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Matsuzaka shaky in start for PawSox

By Mike Scandura
Globe Correspondent / May 13, 2012
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PAWTUCKET, R.I. - By his own admission, Daisuke Matsuzaka won’t be making his next start for the Boston Red Sox.

That was apparent even to the untrained eye Saturday night when Matsuzaka was tagged for five runs on seven hits in 5 1/3 innings in a rehab start for the Pawtucket Red Sox against the Columbus Clippers.

Matsuzaka struck out five and walked only one, but he also hit two batters.

“I’m not sure where I’m going to be pitching for my next outing but it’s probably going to be in the minors,’’ Matsuzaka said through interpreter Jeff Cutler. “It’s my assumption. In that game I need to work on my two-seam, which is supposed to be a pitch that’s going to help me. It put me behind in the count a lot tonight.’’

Boston placed Matsuzaka on the disabled list last May 17 and he underwent Tommy John surgery on June 10.

In four rehab starts spanning Single, Double, and Triple A he’s pitched 18 2/3 innings and allowed 10 runs (nine earned) and 18 hits, with six walks and 19 strikeouts.

Matsuzaka’s ERA ballooned from 2.71 to 4.33 after his latest start.

“I was pretty satisfied with my fastball . . . it improved from my last outing,’’ said Matsuzaka, who topped out at 93 miles per hour on the radar gun and consistently threw his fastball in the 88-92 range. “Areas that I’m not too happy about were my offspeed pitches.’’

The Red Sox must decide what to do with Matsuzaka when his 30-day rehab window closes May 23.

“My elbow felt better than it did last time and my body felt great,’’ Matsuzaka said after throwing 54 of his 90 pitches for strikes. “But looking at tonight’s results, there are obvious areas I need to work on. That would be command of my offspeed pitches. Most of the hits came off my offspeed pitches.’’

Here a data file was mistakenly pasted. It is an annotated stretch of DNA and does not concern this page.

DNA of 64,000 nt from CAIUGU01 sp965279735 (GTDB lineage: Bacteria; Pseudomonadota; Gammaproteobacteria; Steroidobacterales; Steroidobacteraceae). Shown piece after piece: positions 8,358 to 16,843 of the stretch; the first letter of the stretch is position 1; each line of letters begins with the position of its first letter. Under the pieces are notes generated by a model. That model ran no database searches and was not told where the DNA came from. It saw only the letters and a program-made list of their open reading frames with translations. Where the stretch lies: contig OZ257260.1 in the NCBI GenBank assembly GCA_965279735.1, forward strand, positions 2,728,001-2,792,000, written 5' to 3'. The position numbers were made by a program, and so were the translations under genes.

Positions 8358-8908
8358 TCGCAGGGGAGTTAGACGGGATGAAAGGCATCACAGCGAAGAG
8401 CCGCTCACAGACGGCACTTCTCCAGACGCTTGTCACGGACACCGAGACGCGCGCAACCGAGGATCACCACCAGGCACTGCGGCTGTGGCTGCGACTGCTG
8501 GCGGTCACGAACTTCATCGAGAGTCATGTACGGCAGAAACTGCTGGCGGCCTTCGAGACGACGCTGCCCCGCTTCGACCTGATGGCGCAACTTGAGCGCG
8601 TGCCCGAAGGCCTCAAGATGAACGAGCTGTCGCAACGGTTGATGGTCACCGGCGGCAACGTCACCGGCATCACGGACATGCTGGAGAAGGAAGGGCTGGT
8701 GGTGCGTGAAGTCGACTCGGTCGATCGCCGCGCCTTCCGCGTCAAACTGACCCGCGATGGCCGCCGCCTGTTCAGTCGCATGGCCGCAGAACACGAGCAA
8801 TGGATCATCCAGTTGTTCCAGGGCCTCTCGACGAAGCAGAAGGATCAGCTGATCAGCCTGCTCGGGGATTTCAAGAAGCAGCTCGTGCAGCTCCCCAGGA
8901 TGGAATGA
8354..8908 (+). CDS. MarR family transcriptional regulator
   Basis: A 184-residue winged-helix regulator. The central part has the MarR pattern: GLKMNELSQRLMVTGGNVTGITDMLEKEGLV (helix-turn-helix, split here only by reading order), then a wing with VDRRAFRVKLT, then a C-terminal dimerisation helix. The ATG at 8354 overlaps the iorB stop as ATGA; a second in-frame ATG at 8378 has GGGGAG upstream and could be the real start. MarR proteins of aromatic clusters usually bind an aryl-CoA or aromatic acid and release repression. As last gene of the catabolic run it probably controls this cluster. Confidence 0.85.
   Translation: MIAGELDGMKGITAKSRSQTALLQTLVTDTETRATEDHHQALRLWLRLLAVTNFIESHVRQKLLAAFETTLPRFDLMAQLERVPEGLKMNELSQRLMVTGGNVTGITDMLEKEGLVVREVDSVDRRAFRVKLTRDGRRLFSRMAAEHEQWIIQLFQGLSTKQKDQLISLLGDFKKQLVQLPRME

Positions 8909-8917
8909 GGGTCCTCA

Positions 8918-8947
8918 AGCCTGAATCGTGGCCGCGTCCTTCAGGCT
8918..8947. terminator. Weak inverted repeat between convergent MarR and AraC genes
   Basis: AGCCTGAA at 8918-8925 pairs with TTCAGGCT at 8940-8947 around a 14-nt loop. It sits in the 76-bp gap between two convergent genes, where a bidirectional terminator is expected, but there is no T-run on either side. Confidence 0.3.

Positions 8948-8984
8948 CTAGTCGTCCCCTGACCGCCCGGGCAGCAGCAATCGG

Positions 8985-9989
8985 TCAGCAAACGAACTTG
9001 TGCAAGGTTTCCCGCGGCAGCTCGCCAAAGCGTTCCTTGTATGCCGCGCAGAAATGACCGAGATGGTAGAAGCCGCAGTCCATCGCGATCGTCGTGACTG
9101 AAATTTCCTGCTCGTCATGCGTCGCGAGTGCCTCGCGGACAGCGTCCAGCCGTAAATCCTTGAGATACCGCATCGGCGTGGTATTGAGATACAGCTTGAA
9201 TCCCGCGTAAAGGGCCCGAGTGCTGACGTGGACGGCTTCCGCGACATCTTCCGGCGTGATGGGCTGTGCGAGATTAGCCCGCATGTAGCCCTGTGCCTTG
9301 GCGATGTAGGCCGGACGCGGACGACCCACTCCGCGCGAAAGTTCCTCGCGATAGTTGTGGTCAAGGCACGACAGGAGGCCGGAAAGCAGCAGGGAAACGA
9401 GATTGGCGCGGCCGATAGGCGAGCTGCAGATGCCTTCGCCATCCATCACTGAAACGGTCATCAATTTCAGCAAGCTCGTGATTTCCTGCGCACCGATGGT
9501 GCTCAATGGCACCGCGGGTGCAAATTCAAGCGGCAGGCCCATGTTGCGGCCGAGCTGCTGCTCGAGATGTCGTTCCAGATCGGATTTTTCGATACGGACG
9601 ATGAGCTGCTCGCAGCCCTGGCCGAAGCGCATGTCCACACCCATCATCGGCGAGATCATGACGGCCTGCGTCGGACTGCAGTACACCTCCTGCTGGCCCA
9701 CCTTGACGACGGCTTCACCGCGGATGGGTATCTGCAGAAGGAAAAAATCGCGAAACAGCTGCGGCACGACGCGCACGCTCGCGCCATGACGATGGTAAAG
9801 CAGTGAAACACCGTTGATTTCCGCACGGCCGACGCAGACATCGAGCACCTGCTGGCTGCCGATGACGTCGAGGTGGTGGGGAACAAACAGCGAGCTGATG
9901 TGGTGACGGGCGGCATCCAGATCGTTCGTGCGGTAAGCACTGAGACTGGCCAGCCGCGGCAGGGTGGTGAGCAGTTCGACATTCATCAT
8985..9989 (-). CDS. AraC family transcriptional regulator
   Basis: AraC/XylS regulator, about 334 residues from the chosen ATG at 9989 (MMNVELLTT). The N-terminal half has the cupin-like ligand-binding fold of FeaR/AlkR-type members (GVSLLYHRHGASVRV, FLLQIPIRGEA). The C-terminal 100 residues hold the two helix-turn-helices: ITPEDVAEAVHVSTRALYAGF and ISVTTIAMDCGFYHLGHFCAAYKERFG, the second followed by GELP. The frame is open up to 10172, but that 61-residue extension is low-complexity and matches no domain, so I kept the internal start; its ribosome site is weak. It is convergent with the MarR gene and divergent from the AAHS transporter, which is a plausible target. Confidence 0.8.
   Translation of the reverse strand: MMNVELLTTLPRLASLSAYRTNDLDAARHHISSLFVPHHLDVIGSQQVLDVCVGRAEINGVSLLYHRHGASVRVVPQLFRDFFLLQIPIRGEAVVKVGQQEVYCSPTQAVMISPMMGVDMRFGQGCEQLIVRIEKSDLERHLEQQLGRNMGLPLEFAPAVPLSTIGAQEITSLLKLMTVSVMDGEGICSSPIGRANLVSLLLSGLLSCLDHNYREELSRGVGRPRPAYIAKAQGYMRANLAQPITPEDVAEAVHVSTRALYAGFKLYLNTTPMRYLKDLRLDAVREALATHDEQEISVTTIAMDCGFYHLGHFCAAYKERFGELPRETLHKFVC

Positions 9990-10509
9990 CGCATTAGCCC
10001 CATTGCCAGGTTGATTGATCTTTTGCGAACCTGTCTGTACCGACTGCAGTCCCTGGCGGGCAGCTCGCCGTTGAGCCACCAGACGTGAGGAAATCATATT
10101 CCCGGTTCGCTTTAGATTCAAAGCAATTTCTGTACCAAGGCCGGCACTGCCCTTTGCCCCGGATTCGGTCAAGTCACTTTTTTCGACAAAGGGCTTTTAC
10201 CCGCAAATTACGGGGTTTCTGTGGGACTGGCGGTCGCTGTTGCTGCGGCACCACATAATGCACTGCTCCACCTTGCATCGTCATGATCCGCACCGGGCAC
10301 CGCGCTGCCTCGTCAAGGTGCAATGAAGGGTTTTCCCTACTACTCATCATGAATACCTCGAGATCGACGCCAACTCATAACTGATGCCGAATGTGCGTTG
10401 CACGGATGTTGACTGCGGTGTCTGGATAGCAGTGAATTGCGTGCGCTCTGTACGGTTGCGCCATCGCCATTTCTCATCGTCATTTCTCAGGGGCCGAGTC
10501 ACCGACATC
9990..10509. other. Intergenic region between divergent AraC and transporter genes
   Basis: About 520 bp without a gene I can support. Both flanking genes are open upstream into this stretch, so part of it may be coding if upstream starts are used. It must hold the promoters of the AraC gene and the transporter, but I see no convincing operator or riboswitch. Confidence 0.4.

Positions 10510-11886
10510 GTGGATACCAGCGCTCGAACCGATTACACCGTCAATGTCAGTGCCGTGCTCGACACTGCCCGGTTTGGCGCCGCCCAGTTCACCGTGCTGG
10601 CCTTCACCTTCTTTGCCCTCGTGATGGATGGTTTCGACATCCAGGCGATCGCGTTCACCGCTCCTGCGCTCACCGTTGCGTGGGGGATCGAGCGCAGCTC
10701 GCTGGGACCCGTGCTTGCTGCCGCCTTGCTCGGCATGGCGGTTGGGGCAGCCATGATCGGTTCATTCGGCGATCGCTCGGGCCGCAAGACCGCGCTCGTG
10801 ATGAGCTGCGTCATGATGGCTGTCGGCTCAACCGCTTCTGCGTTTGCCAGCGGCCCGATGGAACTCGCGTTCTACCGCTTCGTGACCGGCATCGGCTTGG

Matsuzaka encountered his first jam in the third inning when Gregorio Petit and Ezequiel Carrera sandwiched singles around a strikeout of Ben Copeland.

Andy LaRoche’s hit-and-run single scored Petit. But Matsuzaka averted further damage by retiring Cord Phelps on a foul pop and Chad Huffman on a liner to right.

Matsuzaka’s most impressive inning was the fourth when he struck out the side. He caught Beau Mills, Russ Canzler, and Matt Pagnozzi looking at third strikes.

But Matsuzaka hit Petit leading off the fifth and Copeland, the Clippers’ No. 9 batter, pulled a two-run homer to right field.

The sixth began in the same manner as Matsuzaka plunked Huffman to lead off and then was clipped for a two-run homer by Canzler, which tied the game at 5.

Copeland’s homer came on a changeup, Canzler’s on a cutter.

“My command on those pitches wasn’t there,’’ Matsuzaka said. “But when I threw more fastballs the results showed. They were good. When I threw more offspeed pitches the results didn’t come through.’’

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